Our latest #becauseofCLD practitioner spotlight is Rory Brown, who works within a Housing Association with a remit on both Community and Digital Inclusion.
He also sits on the Registration Committee of the CLD Standards Council.
What’s your current role/title?
My current role is as a Community Inclusion Assistant for Govan Housing Association where I support a wide range of projects through our Community Hub programme including social groups, food provision and education and training. I also have a direct remit for Digital Inclusion for the association where we offer 1 to 1 digital learning sessions for tenants, provide free computer, wifi and printer access to the local community and organise and run basic IT classes.
Where did you begin your #becauseofCLD journey?
I used to tell myself that I fell into a job in CLD. Looking back though that was not the case and the more practitioners I spoke to, the more I realised my journey was similar to many others.
At school I wanted to be an architect but outside of school my parents had encouraged me for years to become involved in community groups. I attended the Scouts and Army Cadets, I volunteered sporadically and was in various youth groups. After school I tried several times to undertake a degree in architecture, art or design and technology but nothing seemed to fit.
The real transformative experience for me came from being involved in the Caley Youth project in Stevenston; a multi-media youth centre that was the epicentre of creative young people, passionate staff, movie geeks, rockers and tech wizards. I owe much of my career to date to the staff there, in particular the centre manager Gordon Cowan who gave me my first job in youth work, mentored me (alongside many other youth workers) and encouraged me to pursue a degree in CLD.
What are the key CLD values and principles that have been your anchor in your various posts and/or roles?
I think there are many jobs in different sectors where people can work in a silo and be successful. However, within CLD I have always fundamentally believed that working in partnership means we achieve better outcomes, not only with partner organisations who can inspire us, share their resources and challenge our approaches and assumptions but also when working in partnership with individuals and community groups to co-design programs and work in a person-centered, community led way. In my experience, the best CLD workers are those who bring people together and work with them towards a common goal.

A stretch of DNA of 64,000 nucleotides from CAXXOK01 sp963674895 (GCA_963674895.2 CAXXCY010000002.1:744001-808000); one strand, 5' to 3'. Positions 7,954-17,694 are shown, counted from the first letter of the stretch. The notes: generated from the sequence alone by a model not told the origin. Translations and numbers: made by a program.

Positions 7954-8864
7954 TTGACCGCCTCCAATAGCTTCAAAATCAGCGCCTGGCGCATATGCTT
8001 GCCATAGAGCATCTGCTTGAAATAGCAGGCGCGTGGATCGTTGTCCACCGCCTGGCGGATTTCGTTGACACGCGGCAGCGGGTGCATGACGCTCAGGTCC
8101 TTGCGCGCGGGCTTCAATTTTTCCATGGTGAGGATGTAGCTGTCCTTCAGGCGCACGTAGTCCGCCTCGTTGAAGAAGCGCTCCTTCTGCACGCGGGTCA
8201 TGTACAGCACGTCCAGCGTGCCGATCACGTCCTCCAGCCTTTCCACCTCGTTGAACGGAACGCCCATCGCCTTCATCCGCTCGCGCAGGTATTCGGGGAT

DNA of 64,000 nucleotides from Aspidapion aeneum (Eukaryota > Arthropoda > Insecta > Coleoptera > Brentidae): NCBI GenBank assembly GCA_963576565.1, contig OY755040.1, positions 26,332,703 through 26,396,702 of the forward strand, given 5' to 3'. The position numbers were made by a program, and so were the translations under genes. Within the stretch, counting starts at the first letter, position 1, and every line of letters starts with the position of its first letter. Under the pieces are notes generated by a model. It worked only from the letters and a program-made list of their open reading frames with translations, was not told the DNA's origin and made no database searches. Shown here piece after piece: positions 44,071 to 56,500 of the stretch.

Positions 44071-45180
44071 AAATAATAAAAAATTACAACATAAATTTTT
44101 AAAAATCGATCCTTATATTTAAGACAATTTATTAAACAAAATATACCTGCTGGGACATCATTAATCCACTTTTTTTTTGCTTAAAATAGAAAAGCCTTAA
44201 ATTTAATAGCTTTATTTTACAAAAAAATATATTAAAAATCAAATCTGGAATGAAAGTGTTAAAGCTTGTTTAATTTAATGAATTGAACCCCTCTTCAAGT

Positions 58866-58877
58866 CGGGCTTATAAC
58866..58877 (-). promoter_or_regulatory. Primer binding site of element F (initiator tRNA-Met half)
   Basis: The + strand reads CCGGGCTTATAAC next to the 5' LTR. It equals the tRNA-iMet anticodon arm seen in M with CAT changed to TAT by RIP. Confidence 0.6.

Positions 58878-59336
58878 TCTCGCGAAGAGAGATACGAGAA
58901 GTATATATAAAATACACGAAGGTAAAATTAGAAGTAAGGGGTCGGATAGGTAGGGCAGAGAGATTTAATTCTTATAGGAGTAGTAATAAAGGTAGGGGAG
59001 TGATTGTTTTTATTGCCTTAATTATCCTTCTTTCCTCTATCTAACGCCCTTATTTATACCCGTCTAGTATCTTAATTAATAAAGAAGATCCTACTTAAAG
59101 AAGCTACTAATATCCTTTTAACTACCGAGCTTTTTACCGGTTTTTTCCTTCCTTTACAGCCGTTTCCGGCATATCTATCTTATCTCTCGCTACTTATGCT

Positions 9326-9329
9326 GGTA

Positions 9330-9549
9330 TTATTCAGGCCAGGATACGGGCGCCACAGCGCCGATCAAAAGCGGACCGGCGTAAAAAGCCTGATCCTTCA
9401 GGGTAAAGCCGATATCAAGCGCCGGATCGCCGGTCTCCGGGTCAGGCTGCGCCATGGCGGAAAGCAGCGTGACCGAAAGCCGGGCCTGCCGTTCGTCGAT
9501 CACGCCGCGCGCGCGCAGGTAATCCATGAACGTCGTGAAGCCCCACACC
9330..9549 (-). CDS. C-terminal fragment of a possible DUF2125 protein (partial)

If you had to pick one of the Ethics, which would it be and why?
They all speak to me in different ways, but if I were to pick one ethic I would say “Empowerment” stands out the most. CLD is fundamentally the process of trying to do yourself out of a job. I know in a lot of practical ways that is very true, funding streams means that jobs are often for a fixed period so thinking about an exit strategy and sustainability of your project is important. It is more than that though.
I enjoy seeing people flourish when supported, I love it when groups take the reins and drive their own agendas and achieve things they never thought they could. The process of building positive, meaningful relationships with people and working with them, not FOR them is the whole reason I enjoy this sort of work.
How do you make time for professional learning and development and who supports you in this?
I try to fit professional learning in wherever I can; at work, at home, by volunteering, by reading, by watching the occasional documentary or speaking to colleagues in different projects.
Professional learning comes from lots of different places. I am lucky enough to have an incredibly supportive employer who allows me time to attend CLDSC meetings, who are supporting me through a Masters in Social Enterprise and provides me with opportunities to identify my own training needs whilst also keeping me up to date with organisational wide training requirements.
At home I have a very supportive wife who is constantly forgiving me for reading articles when we should be relaxing at the weekend. Although I read for pleasure, I try to make time every week to read papers/articles and books related to my field.
Describe CLD in one word.
I have friends who earn twice as much as me, who work standard office hours and are not nearly as happy going into work each morning. Having a job where I can be flexible, think creatively and make even a small positive impact on the lives of communities sets this apart from other careers. No day is ever the same, no person is ever the same.
What is the best thing that has happened this month?
For me it is the small, informal moments that mean the most, in particular conversations with people. I was helping one of our community centre users re-bandage her arm (she had hurt it in an accident and the dressing had come loose) and we had a really in-depth chat about her life, how she ended up in our local area and what she wanted to do in the future.
I came away feeling re-energized that we were on the right path together and that I understood more about what she wanted to get from the process.